This projection is based on the fact that serious road bike enthusiasts are finally being converted to mountain bikes and the second-ever Olympic mountain biking event in 2000 should generate even more interest in mountain bike racing. Competition Currently, there are five large custom bike frame companies in the U. S. that split up a large share (75 percent) of this market. Breakaway is not currently among this group of five. However, if the company can expand production to meet current demand, projected sales indicate that Breakaway will also experience an increase in mountain bike sales within the next three years.
This increase in sales is attributable to the increasing popularity of mountain bike racing in the U. S. and Europe and the name recognition that Breakaway is building for the quality of their road and mountain bikes. Strengths, Weaknesses, Opportunities and Threats Analysis Strengths. The strengths that Breakaway brings to the marketplace are considerable. Breakaway has built a very good reputation with professional road and mountain bike racers in the United States. With the work Mr. Brown is doing in Europe, Breakaway is continuing to take market share even from those frame builders who have been around since the 1920s.
But the greatest strength that Breakaway possesses is the innovative approach it has taken to designing and building frames. Being a smaller company, Breakaway has greater flexibility than its larger competitors to try different materials, geometries and welding methods since it does not have to consult with 20 engineers to see whose idea is best. This means that the latest breakthrough in design will be implemented and tested before it is even off the drawing board at other companies. Weaknesses. Because of its relative small size, Breakaway is not a common name among non-professional cyclists.
If Breakaway had the resources to produce more custom designed bikes, it would be possible to increase sales revenues in the lucrative market that is made up of non-professional riders who, nevertheless, are serious about their cycling and want the best equipment in the market. Currently, five of the larger custom design framebuilders in the U. S. and Europe are dominating this market that research has shown generates total sales of $800 million worldwide. Breakaway also has a substantial amount of work to do in order to obtain a large portion of the European market.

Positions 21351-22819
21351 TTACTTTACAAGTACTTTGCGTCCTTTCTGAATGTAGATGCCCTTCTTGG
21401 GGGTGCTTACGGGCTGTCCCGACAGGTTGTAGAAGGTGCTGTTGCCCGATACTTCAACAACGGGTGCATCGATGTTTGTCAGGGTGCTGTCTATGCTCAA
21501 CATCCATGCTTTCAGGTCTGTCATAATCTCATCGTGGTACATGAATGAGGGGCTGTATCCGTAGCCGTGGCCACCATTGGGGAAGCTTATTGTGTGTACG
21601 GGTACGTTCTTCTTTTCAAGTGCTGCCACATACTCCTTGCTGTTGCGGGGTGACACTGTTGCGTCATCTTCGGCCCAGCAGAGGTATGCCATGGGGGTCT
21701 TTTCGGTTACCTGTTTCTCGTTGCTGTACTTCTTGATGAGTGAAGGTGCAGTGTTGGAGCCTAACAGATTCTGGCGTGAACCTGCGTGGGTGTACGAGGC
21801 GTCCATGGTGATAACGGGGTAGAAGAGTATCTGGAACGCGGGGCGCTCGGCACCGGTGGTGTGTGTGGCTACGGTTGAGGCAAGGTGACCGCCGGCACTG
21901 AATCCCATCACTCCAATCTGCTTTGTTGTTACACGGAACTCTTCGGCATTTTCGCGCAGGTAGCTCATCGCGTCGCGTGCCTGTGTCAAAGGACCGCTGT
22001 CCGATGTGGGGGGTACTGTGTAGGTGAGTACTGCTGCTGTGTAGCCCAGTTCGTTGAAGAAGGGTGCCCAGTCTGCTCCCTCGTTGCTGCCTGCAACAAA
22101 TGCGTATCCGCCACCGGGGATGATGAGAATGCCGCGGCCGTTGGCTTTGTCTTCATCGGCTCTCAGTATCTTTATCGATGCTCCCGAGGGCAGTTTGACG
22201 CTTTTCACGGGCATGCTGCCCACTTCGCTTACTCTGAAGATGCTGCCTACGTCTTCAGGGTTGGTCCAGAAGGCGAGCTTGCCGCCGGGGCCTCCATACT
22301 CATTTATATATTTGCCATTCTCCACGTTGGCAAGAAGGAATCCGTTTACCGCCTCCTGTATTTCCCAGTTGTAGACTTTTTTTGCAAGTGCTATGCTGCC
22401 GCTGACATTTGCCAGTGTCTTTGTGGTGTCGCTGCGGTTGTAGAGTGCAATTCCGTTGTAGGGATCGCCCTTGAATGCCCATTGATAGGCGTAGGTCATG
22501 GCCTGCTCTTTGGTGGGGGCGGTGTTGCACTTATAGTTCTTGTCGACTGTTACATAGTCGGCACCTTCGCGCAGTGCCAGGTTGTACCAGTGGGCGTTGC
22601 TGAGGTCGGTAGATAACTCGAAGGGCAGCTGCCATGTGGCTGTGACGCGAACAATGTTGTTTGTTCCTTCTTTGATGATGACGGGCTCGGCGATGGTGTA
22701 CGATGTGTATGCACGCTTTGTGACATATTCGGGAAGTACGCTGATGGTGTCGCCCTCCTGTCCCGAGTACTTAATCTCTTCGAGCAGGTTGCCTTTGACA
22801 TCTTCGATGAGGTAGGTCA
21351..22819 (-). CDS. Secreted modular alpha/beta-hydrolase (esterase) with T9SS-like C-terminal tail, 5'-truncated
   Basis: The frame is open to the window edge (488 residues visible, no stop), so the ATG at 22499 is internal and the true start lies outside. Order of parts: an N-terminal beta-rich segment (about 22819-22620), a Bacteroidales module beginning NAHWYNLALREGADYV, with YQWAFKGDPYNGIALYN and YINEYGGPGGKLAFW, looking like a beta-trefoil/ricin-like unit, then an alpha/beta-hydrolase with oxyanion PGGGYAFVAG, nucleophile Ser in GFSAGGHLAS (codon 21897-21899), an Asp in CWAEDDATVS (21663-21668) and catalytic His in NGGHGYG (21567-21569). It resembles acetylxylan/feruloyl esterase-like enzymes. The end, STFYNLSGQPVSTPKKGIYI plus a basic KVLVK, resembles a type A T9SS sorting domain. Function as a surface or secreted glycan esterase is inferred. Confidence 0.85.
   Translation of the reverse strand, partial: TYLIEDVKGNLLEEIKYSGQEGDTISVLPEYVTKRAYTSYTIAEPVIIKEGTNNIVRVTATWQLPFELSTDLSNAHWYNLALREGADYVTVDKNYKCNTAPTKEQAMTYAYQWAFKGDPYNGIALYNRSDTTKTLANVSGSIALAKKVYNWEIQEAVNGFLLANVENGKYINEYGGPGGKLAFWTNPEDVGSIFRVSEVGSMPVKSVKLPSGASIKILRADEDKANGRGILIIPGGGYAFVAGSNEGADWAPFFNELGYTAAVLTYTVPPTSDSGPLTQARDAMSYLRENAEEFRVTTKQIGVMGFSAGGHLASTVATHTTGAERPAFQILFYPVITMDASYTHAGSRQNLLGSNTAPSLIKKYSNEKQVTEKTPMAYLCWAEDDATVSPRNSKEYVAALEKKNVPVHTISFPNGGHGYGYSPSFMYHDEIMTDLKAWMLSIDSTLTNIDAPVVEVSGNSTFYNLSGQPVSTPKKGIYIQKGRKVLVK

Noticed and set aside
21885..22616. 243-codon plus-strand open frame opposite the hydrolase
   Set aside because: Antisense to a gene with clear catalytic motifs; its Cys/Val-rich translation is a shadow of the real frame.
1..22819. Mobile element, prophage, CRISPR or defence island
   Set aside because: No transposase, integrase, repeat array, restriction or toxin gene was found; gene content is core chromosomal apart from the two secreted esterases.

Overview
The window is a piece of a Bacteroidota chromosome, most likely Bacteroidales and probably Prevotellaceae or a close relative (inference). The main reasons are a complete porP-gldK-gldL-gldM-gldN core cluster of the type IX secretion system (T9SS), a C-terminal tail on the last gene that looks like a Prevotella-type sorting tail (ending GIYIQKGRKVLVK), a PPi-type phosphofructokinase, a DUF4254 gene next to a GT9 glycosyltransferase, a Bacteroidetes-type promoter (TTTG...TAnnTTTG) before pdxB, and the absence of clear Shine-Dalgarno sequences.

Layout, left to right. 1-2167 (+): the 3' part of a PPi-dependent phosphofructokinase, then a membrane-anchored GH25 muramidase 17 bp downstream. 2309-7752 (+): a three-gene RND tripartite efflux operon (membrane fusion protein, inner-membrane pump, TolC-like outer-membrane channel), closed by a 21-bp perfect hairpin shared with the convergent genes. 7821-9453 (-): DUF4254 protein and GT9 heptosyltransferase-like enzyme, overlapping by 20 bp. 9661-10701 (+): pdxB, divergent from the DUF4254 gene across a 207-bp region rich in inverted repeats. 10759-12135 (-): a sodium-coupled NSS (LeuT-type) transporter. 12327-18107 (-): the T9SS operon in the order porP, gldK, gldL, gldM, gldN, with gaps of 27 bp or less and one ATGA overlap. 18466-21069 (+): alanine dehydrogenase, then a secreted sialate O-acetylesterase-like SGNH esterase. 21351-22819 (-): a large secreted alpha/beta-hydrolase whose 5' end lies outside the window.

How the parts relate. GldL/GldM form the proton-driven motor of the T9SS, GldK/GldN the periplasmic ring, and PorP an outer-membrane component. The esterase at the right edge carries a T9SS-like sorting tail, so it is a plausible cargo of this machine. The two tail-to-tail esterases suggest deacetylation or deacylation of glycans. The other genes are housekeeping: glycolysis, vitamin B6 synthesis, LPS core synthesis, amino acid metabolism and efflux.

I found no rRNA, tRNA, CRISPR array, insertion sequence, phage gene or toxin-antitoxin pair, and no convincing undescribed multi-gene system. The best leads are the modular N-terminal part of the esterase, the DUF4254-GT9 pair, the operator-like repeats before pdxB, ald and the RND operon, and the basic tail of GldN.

Breakaway is currently competing with frame builders who have been designing and building frames for professionals since the 1920’s and whose names are now almost synonymous with cycling. Furthermore, with European cyclists, national loyalty often is a factor in choosing a framebuilder. Opportunities. If Breakaway can obtain the necessary resources, the opportunities are almost limitless. Under the marketing efforts of Mr. Brown, Breakaway has made steady inroads in establishing a presence in the European road racing circuit.
Furthermore, several professional riders have test ridden Breakaway frames and have found them to be far more technically innovative then many European custom built frames. Clearly, the market for Breakaway frames would increase if the company had the manpower, machinery, and facility space to custom build a greater number of frames. Based on the Bike Tour survey, the demand for custom road frames can be expected to increase by 20 percent in the year following the Olympics, and then experience 2 percent to 3 percent annual growth for the next four years.
Accordingly, Breakaway anticipates experiencing at least a 15 percent increase in road bike sales in 2000 and then 3 percent every year after that for the next four years. The mountain biking rage also has a firm grasp on the European market. While there was initial resistance to mountain bikes from some of the cycling traditionalists in Europe, this is quickly crumbling as the new generation of bike racers find mountain biking to be an excellent form of off-season training as well as just plain fun.
Because Breakaway has been active in sponsoring and organizing mountain biking competitions, the company has developed name recognition in the U. S. and Europe. This name recognition has resulted in a large share of the custom mountain bike frame market in Europe and a health market share in the U. S. If Breakaway can obtain the necessary financing to expand its operations, it anticipates a steady 15 percent growth rate based on current sales figures and market conditions. Threats.
During the early nineties, a great number of bicycle frame builders who had not foreseen the tremendous popularity of mountain bikes experienced financial difficulties when the demand for assembly line-produced road bikes fell. As a result of these difficulties, many companies either merged with other bike companies or simply went out of business. For companies like Breakaway, whose revenues were not as dependent on purchases by recreational users, the effect was not as great. However, this industry downturn did have a negative impact on most companies’ plans for future expansion and development.
Until recently, in fact, Breakaway was one of the few American bike companies to aggressively pursue a share of the European market road and mountain bike market. Now, a number of the high-end bike companies have retooled their facilities to take advantage of the sustained demand for mountain bikes and have been aggressively pursuing market share in the U. S. and abroad. While Breakaway has a significant presence in European mountain biking, this is changing as other international competitors move into this market. European bike companies have recently begun entering the mountain bike market.